I would say there is no or will be a algorithm to pt* that cannot be gamed. end of story for me. if we want we can implement in base or in a layer a way for people to assosiate files/media/content with wallet addresses and whoever wants to support the creator developer etc should do manually and with the amount they see fit!

there could be though a system that takes that amount of donations and split it through out all the participating parties, like if you like an app and you donate to it the system could compesate a fraction to all the underlying code/content creators/ etc that is part of the app you donated to!


The biggest techical drawback on to Pt* mentioned is the possibility for gamification or malicious parasitic exploitation. Could be true for a Pay on Put ( PoP) or a Pay on Get (PoG) reward model. This includes farming payments. Caching has been mentioned as a way to mitigate this, but is best used for transient spikes in demand imo. I think it would be good to recap or brainstorm a few attack scenarios. What would an ideal Pt* gaming rig look like? For example, consider the following:

  1. An adversary secures adecent size array of (1000) mobile or other devices each having a unique ip.

  2. Junk content is uploaded to the network with their Pt* address for receiving payment.

  3. Adversary then accesses their own content with their iwn app to receive app and content rewards.

  4. They must then dump the data or clear browser caches as it is received. Each requested chunk is randomly and intermittenly selected to not trigger caching.

  5. Rinse and repeat.

Another possibility is that an adversary could use malware to create a botnet to achieve the same thing for lower cost (no need to pay for bandwidth, electricity, or the devices). Please add any other suggestions or better ways to game/exploit the reward sysrem for profit. Once we can visualize what the attack methods are, it will be easier to devise defense mechanisms against bad actors.

It may not be possible to eliminate parasitic activity, but as long as their effects to the system are minimized, the net benefit could yield a network that is orders of magniture larger than one without Pt*.


A way to mitigate such gaming is to keep the benefits low wrt to the cost, or perhaps the benefits of farming. So cost each scenario, and ensure farming is more profitable than cheating.


I don’t think that tactic works here, consider a zombie botnet working at near zero cost to the adversary.

This is where pay on put mitigates such behaviour. You pay what the farmer gets, so a zero sum game. Just an FYI


Well the network keeps costs (thus payments) to the minimum, its not a profit making system. The minimum obviously will be regulated by farmers coming/going.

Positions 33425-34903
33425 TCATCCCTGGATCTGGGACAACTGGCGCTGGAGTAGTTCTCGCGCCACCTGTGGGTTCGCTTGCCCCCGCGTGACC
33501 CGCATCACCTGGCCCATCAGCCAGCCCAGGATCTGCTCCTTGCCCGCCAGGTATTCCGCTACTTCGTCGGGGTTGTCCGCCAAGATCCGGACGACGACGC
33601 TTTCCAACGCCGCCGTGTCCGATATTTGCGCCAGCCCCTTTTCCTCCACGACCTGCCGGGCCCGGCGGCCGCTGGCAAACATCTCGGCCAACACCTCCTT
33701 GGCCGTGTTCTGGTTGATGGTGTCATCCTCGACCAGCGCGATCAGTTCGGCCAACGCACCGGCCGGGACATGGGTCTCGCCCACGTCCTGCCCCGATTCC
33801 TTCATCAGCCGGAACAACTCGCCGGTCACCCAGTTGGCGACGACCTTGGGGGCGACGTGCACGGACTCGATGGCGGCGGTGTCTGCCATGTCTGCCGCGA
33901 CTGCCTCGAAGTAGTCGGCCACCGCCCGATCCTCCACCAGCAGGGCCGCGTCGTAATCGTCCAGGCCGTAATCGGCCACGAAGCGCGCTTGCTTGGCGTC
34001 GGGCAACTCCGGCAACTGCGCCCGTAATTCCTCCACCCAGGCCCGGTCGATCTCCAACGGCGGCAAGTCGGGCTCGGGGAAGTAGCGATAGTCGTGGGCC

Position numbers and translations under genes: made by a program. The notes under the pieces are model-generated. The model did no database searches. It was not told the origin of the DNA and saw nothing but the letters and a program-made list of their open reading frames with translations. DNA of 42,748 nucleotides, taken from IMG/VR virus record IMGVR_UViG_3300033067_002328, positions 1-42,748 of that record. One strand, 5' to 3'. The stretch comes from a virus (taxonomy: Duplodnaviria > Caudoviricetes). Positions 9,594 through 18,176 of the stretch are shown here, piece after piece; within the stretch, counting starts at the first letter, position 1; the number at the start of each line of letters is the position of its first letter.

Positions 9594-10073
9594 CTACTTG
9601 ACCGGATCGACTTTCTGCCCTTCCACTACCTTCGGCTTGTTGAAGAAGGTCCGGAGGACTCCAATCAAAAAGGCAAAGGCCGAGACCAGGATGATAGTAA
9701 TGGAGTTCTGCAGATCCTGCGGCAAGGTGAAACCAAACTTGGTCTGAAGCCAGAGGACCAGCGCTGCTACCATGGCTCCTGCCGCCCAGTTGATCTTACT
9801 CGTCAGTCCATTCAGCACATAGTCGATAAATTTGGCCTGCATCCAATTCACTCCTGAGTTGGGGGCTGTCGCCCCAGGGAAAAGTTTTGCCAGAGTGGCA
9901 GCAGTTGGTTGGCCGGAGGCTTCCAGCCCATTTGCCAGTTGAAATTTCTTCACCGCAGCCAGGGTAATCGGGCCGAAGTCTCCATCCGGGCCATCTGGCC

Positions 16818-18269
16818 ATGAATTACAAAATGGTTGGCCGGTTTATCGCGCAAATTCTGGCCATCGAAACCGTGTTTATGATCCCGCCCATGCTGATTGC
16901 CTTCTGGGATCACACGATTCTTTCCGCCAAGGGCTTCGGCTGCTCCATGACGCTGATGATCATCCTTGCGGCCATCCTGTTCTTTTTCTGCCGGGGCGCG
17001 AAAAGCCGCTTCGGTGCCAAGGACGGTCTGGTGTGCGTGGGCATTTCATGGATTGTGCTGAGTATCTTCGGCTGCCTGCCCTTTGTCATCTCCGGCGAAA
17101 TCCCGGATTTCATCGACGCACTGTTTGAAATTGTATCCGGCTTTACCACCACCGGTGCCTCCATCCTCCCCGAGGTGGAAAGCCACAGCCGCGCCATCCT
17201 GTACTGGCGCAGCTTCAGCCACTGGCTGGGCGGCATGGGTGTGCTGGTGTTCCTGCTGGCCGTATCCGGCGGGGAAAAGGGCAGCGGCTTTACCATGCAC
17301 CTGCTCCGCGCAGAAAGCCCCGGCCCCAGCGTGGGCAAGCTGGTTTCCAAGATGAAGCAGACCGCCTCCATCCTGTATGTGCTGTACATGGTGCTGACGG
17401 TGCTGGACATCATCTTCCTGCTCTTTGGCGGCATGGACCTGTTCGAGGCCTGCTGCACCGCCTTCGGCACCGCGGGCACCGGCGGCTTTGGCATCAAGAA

So this mitigation is already part of the system when finalised since its something mentioned that is to be aimed for in the algorithm. The network is meant for all and minimum costs is essential to help in that.

Considering the tactic is a stated goal to keep costs (thus payments) at a minimum.

This is a myth that zombie botnets have near zero cost. There are those who capture the zombies to do as they are command and there are those who buy the services of these zombies. Even if its a inhouse affair there are costs to capture the zombies and replace them when cleaned which happens regularly with microsoft’s malware removal with the updates.

Excellent point. And combined with the algorithm keeping costs low anyhow, that zero sum game is potent.


You mean Pay on Put for farming reward right? This doesn’t appear to work well for PtP though. The goal is to reward popular content, not junk, so you need to reward via Pay on Get, no? I believe there are ways to do Pay on Get using DBCs without having elders keep network state.

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It would not work well for PtP.

For PtP Get is probably a bad metric I think. We need to find mechanisms to “value” data. Get was a great initial idea, but I am unconvinced it’s a winner. With video now so popular, there is a ton more data on a video than on any scientific paper. They both though have only one root dagta_map and perhaps we can consider that?

But it still leaves the question of a vid or image that’s a meme or viral outpacing other data in perhaps an unfair manner?

Spitballing here for sure.


Everything has a cost, to setup, maintain and manage. But with a botnet there’s also a lost opportunity cost. For this attack, all we have to do is ensure there are more profitable things to do with a botnet than cheat Pt*.

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Would it not be simply including those Pt* accesses in the division of the Pay on Put.

If you are using the access to the datamap as the indicator of access to APP or file then this greatly reduces the tallies the section needs to keep.

So tally the number of Gets from last payment for farmer rewards and tally public file accesses (that have a pay ID).

So incoming payment (on quote) is distributed (as a possibility)

  • get total Gets weighted. Say farmer gets have weight of 10 and Pt* file header gets weighted with one.